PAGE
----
Posted by Howard Wasserman on October 17, 2017 at 01:10 PM in Civil Procedure, Howard Wasserman, Sports | Permalink | Comments (1)

Sunday, October 15, 2017

An overbroad defense of universal injunctions

Judge Leinenweber of the Northern District of Illinois denied a stay pending appeal of a universal (he called it nationwide) preliminary injunction barring enforcement of certain funding conditions against sanctuary cities. This is the first extended defense of universal injunctions (more than in the original order granting the injunction).  (H/T: Josh Blackman)

The gist of Judge Leinenweber's defense is that the attorney general's authority does not vary by jurisdiction. And similar universal jurisdictions have been upheld, in which relief inured to non-parties as well as parties. The court also finds support from the per curiam in Trump v. IRAP, where the Court allowed the injunction to stand as to those "similarly situated" to the plaintiffs, which matches the injunction here applying to cities and states similarly situated to Chicago. Most tellingly, the court rejected the argument that similarly situated plaintiffs can file their own lawsuits and use the first decision as precedent because "judicial economy counsels against requiring all these jurisdictions (and potentially others) to file their own lawsuits to decide the same legal question." The court recognized reasons to be "cautious" before entering such injunctions and that they should not be the "default," citing the recent work of Bray, October guest Michael Morley, and UCLA's Michigan's Maureen Carroll. He pointed to concerns for forum shopping, conflicting injunctions, and interference with law development within a circuit, then explained (in a sentence or two) why those "not insignificant concerns" do not overcome the benefits of a universal injunction in this case.

The problem remains that the argument prove too much. As Sam Bray argues, it logically requires (or at least permits and encourages) a district court to issue a universal injunction in every constitutional challenge to federal law. Because the proposed funding conditions challenged here do not differ from any federal law.  The authority of federal officials to enforce every federal law does not vary by jurisdiction. Judicial economy always favors one lawsuit over many lawsuits. There would be a flood of similar lawsuits by everyone affected by every federal law.* Federal uniformity and the unfairness of disparate application of federal are present with respect to every federal law. Despite the court's rhetorical attempt to limit such injunctions to "extraordinary" cases, every case is extraordinary as he defines it; the reasoning applies to federal immigration laws, federal regulations of immigration attorneys, and federal law regulating any conduct.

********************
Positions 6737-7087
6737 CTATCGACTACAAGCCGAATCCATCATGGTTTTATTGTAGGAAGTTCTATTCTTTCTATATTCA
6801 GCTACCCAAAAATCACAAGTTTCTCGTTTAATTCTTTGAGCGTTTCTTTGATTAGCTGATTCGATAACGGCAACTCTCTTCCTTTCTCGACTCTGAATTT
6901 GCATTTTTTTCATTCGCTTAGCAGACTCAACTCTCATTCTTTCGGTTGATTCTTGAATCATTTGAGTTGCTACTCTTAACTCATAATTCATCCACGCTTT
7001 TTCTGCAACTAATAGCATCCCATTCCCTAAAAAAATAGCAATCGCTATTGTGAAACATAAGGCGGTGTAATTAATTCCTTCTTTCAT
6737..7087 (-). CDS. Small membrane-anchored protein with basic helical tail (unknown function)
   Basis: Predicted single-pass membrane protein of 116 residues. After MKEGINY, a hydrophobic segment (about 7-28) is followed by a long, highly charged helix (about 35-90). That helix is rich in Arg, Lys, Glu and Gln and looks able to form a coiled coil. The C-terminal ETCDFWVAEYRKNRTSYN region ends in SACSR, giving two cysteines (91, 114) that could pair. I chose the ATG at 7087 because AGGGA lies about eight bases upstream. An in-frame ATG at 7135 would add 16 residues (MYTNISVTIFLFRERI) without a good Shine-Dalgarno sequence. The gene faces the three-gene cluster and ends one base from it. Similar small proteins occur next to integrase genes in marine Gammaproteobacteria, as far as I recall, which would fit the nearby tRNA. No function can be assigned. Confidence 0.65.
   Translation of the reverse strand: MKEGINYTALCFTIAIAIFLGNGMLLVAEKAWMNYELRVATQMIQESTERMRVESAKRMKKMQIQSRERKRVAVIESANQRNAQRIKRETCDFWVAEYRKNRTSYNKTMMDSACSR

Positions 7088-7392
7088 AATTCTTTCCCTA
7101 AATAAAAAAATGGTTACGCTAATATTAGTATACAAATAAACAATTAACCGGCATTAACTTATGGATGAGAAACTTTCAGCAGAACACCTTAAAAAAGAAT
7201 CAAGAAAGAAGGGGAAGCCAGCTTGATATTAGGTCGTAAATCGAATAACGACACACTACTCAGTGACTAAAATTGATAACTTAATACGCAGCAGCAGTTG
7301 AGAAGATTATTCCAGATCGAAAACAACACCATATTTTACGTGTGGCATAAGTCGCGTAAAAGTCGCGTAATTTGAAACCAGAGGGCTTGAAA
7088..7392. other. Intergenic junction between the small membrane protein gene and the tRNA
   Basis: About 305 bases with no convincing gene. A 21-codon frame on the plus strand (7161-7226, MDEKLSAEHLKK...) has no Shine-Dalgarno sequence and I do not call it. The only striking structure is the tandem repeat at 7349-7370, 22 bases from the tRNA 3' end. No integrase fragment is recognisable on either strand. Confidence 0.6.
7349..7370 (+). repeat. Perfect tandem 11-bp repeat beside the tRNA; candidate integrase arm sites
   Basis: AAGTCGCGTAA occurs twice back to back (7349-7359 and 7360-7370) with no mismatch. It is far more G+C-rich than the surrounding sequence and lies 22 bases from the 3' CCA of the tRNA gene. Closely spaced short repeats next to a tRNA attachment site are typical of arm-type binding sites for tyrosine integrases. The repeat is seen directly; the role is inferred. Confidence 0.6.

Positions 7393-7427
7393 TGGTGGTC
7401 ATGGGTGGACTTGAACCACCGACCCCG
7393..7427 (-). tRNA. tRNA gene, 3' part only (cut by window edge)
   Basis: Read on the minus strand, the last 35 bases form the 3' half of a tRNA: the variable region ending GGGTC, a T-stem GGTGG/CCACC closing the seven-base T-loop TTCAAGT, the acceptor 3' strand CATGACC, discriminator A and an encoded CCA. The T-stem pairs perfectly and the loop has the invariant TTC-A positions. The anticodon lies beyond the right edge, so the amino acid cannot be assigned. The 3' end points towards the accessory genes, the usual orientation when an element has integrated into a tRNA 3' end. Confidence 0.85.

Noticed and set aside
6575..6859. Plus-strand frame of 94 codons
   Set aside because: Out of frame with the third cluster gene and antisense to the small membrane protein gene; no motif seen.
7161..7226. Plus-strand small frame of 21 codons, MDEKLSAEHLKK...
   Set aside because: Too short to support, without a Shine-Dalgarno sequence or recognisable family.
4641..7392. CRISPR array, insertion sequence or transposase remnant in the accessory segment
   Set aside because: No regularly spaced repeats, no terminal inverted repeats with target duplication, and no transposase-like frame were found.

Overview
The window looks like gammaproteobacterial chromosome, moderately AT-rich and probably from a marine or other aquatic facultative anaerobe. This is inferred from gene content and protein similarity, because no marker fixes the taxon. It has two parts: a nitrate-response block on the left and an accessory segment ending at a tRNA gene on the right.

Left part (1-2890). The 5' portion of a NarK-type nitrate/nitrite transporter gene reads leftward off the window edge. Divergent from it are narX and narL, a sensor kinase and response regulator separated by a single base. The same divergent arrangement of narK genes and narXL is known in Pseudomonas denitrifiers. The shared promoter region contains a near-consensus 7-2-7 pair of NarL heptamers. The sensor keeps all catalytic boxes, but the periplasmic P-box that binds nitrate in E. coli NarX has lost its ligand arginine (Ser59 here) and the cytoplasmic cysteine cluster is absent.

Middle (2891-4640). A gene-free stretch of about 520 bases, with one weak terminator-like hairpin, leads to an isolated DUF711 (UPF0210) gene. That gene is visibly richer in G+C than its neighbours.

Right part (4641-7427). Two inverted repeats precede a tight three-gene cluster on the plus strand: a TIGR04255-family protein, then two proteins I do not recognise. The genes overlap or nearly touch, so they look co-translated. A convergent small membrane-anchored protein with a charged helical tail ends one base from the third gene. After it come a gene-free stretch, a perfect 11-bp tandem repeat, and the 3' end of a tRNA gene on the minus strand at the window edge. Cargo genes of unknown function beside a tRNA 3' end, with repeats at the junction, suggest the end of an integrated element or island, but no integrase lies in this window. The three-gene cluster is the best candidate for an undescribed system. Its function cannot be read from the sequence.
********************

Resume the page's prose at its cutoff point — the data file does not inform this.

[*] The solution is supposed to be FRCP 23(b)(2) class actions. But the growth of universal injunctions makes that rule superfluous.

Leinenweber closes with a paean to the rule of law and the role of the courts in ensuring the rule of law is enforced, which is undermined (in reality or in perception) if the attorney general can enforce "likely invalid" laws against other persons even while under an injunction as to some. Several responses. That is true of every federal law, making such injunctions the norm. The rule of law also includes limitations on the scope of a district court's lawmaking and remedial authority as compared with a court of appeals or SCOTUS; it therefore is as undermined by one district judge barring enforcement of federal law as to everyone in the world in all circumstances everywhere in the world. And without saying so, it also rests on a model of pure judicial supremacy--the Article III judge has spoken and the attorney general's authority to disagree, outside of that litigation, ceases to exist.

Posted by Howard Wasserman on October 15, 2017 at 03:10 PM in Civil Procedure, Constitutional thoughts, Howard Wasserman, Law and Politics | Permalink | Comments (12)

Police Misconduct in Chicago: The Forgotten Past

To return to the topic of the DOJ Report on Chicago policing, I wanted to write a bit in this post and some later ones about other investigations into policing in Chicago that the DOJ ignored in its report. These other investigations are less well-known than the Kerner and Walker commission reports, so it’s worthwhile giving them attention for a moment or two. They are historically interesting on their own. At the same time, as my summaries suggest, they are evidence of the longstanding patterns and practices of police misconduct are in Chicago.

The first investigation, conducted in the summer of 1972, resulted in a report titled “The Misuse of Police Authority in Chicago,” prepared after a four-day blue-ribbon panel on police misconduct organized by Ralph Metcalfe. It was prompted by the grassroots efforts of the Third Ward Committee on Crime Prevention, which was concerned with the rise of crime in Chicago’s majority black neighborhoods and increasing instances of police misconduct.